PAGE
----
Hence, if a prospective buyer denies the details of the deal that have been leaked, there is no prohibition on the buyer from subsequently going ahead to acquire the listed target. While the LODR Amendments may not expressly prohibit such a volte face, this could potentially have severe regulatory implications under the FUTP[10].

Potential FUTP Implications

If a market rumour is denied by a prospective buyer and the acquisition is subsequently announced within a few weeks, this may potentially be viewed by SEBI as a fraudulent and unfair trade practice under the FUTP. In this context, it is relevant to note that Regulation 4(2)(f) of the FUTP provides that dealing in securities shall be deemed to be a manipulative, fraudulent or an unfair trade practice if it involves knowingly publishing or causing to publish or reporting or causing to report by a person dealing in securities any information relating to securities, including financial results, financial statements, mergers and acquisitions, regulatory approvals, which is not true or which he does not believe to be true prior to or in the course of dealing in securities.

Further, reference may also be made to the order of the Securities Appellate Tribunal (“SAT”) in V Natarajan v. SEBI[11]which held that “planting false or misleading news which may induce the public for selling or purchasing securities would also come within the ambit of unfair trade practice in securities”.

Whilst the Board Note states that stakeholders had specifically highlighted the FUTP implications of this amendment, no defences/ carve-outs have been provided to address the FUTP angle – which has created a cloud of apprehension over whether good-faith compliance with LODR can invite liability under FUTP.

Companies will hence have to closely examine the FUTP implications, while finalising the wording of the confirmation/ denial that will be provided to the stock exchanges.

Concluding Thoughts

While the Market Rumours Amendment advances the regulator’s quest to ensure fair play in the securities market, compliance with this new requirement will require significant resource allocation and time-commitment. Along with establishing a resilient AI/ tech-based infrastructure and providing adequate training to employees, close coordination would be required between the Corporate Communications Team and the Company Secretary’s Team, to carefully draft any media release confirming/ denying/ clarifying the company’s position, particularly keeping in mind the FUTP implications. Steps should also be taken to improve the drafting skills of the members of the Compliance team, so that every media release is carefully crafted along the above lines.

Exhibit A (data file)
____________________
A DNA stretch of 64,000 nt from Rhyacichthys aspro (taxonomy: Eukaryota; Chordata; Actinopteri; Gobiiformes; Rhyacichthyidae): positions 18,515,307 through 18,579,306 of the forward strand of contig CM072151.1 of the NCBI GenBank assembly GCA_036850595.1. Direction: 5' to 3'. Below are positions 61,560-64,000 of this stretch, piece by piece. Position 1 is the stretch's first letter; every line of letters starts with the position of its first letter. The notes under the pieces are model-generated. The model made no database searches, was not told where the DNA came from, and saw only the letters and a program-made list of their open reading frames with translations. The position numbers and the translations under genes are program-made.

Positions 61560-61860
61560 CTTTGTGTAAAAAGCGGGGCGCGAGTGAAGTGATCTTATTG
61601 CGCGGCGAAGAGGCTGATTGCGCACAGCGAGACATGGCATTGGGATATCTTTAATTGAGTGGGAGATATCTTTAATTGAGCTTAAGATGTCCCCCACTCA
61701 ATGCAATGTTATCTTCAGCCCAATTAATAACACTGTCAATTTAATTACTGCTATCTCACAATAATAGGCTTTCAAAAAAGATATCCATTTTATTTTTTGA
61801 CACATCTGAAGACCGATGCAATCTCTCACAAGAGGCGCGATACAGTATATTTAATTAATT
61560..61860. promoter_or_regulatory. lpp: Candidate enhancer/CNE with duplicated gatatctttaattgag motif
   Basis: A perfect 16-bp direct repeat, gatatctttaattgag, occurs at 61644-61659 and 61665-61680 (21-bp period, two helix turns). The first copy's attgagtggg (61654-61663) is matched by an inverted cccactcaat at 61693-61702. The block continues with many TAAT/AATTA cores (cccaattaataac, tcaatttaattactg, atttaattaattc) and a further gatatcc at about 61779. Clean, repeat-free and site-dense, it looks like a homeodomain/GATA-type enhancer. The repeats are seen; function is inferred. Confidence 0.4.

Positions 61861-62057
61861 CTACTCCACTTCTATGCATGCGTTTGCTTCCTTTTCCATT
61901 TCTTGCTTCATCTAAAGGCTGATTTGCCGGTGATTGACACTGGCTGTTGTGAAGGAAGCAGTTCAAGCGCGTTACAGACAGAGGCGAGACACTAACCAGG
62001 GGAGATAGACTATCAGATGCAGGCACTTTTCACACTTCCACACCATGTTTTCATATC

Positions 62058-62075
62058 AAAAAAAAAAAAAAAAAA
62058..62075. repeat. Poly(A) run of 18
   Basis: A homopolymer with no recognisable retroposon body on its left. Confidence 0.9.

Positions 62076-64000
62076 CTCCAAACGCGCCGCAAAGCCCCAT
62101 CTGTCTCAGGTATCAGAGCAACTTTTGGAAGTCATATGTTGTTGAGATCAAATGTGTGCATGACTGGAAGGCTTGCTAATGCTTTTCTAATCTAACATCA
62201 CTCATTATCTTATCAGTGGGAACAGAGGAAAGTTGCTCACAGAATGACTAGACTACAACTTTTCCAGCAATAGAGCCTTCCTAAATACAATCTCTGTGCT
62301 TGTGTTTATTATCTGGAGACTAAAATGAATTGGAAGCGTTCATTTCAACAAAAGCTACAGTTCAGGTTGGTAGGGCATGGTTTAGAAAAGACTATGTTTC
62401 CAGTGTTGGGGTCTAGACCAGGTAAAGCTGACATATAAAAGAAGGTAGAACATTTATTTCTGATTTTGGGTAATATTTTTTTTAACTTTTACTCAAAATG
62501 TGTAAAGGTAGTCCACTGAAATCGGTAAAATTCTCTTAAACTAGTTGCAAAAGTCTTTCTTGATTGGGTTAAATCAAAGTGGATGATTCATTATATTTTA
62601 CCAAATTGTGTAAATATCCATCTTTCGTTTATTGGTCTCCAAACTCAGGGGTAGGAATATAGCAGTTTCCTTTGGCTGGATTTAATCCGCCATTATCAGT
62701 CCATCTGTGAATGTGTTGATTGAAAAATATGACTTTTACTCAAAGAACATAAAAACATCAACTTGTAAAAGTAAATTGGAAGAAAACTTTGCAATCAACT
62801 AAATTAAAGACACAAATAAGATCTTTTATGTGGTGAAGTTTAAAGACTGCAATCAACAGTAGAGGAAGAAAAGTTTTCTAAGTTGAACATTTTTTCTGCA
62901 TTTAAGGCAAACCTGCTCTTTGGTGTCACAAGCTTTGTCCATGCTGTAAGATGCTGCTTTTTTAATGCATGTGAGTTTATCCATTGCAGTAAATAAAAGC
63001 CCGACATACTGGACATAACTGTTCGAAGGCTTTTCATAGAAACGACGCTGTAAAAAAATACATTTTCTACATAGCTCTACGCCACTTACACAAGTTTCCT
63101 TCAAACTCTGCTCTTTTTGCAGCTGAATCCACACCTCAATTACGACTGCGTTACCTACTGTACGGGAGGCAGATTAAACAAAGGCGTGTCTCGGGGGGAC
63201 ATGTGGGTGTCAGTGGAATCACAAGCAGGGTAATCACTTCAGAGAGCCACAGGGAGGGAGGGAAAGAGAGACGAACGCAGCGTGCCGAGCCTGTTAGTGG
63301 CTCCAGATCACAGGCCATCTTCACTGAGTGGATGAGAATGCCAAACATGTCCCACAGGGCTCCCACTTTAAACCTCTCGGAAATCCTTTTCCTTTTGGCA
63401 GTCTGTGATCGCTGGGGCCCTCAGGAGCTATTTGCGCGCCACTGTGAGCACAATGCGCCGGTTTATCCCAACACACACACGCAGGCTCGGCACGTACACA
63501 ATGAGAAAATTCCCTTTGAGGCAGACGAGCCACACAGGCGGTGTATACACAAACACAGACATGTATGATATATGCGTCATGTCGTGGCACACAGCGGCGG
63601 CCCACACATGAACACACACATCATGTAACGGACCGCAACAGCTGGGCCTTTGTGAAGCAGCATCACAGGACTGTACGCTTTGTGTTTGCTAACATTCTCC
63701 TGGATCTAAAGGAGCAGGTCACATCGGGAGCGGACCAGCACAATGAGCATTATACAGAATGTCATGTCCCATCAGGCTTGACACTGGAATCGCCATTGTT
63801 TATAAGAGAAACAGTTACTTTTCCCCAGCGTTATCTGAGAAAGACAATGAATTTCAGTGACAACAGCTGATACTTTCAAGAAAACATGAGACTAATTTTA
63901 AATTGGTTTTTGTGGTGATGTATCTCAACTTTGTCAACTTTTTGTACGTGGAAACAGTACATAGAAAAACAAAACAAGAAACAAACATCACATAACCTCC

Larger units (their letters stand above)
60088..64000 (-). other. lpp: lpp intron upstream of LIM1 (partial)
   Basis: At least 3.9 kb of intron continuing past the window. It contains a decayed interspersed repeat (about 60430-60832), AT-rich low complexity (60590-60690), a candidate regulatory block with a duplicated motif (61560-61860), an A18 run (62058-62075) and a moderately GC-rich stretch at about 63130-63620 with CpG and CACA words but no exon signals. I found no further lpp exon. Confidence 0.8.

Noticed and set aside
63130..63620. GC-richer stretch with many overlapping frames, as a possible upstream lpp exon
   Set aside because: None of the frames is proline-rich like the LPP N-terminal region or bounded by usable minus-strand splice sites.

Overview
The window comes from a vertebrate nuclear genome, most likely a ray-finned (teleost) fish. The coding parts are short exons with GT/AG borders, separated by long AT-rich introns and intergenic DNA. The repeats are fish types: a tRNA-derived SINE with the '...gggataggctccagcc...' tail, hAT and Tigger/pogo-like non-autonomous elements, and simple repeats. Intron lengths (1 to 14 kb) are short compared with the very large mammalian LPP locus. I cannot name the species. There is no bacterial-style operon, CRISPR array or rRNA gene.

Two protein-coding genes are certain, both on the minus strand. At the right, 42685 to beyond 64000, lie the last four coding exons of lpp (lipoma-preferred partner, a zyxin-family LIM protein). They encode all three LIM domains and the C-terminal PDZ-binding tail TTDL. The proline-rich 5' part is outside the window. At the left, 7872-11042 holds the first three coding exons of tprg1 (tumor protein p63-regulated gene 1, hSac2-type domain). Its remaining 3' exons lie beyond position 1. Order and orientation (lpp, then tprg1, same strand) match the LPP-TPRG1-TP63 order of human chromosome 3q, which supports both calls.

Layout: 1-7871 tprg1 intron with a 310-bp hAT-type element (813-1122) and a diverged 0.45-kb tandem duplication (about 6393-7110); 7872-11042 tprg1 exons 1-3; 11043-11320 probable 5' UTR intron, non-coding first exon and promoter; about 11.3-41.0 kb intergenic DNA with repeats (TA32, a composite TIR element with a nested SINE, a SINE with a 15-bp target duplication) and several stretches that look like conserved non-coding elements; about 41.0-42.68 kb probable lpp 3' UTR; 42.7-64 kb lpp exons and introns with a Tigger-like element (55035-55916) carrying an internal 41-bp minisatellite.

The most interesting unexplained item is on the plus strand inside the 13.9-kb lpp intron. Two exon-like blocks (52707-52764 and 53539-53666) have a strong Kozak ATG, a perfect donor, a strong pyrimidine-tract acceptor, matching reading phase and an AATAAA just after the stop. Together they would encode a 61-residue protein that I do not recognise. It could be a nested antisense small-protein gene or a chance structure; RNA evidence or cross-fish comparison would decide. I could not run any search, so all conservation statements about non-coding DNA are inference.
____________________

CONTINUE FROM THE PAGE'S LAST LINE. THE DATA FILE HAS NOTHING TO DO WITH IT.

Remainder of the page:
Given that the possibility of a leak can never be completely ruled out, creation of a crisis management framework is now all the more essential to deal with this new requirement. Compliance with this new requirement will accordingly require a paradigm shift in approach as well as in mindset. It would hence be essential for Covered Listed Entities to promptly initiate steps for ensuring that their infrastructure is set in order well-in advance.

[1] SEBI Adjudication Order in the matter of Reliance Industries Limited, bearing reference number ORDER/BM/LD/2022-23/ 17202-04, dated June 20, 2022.

[2] Reliance Industries Limited and Ors v. Securities and Exchange Board of India, SAT Order dated September 27, 2022, in Misc. Application No. 751 of 2022 and Appeal No. 603 of 2022.

[3] SEBI Consultation Paper on Review of disclosure requirements for material events or information under SEBI (Listing Obligations and Disclosure Requirements) Regulations, 2015, available at SEBI | Review of disclosure requirements for material events or information under SEBI (Listing Obligations and Disclosure Requirements) Regulations, 2015

[4] SEBI Board Note, Amendments to requirements for disclosure of material events or information by listed entities under SEBI (Listing Obligations and Disclosure Requirements) Regulations, 2015, also available at the following link SEBI | Board Meetings

[5] This has also been clarified in the SEBI Board Note, at Para 8.4.1.

[6] Registrar of Newspapers, Analysis of Registered Publications, available at Press in India 2021-22 Vol 1.pdf (

[7] India | Reuters Institute for the Study of Journalism (

[8] Newspapers Statistics – Worldometer (

[9] Rule 2.7 of the London City Code on Takeovers and Mergers.

[10] Securities and Exchange Board of India (Prohibition of Fraudulent and Unfair Trade Practices relating to Securities Market) Regulations, 2003.

[11] SAT Order dated June 29, 2011, in Appeal No. 104 of 2011.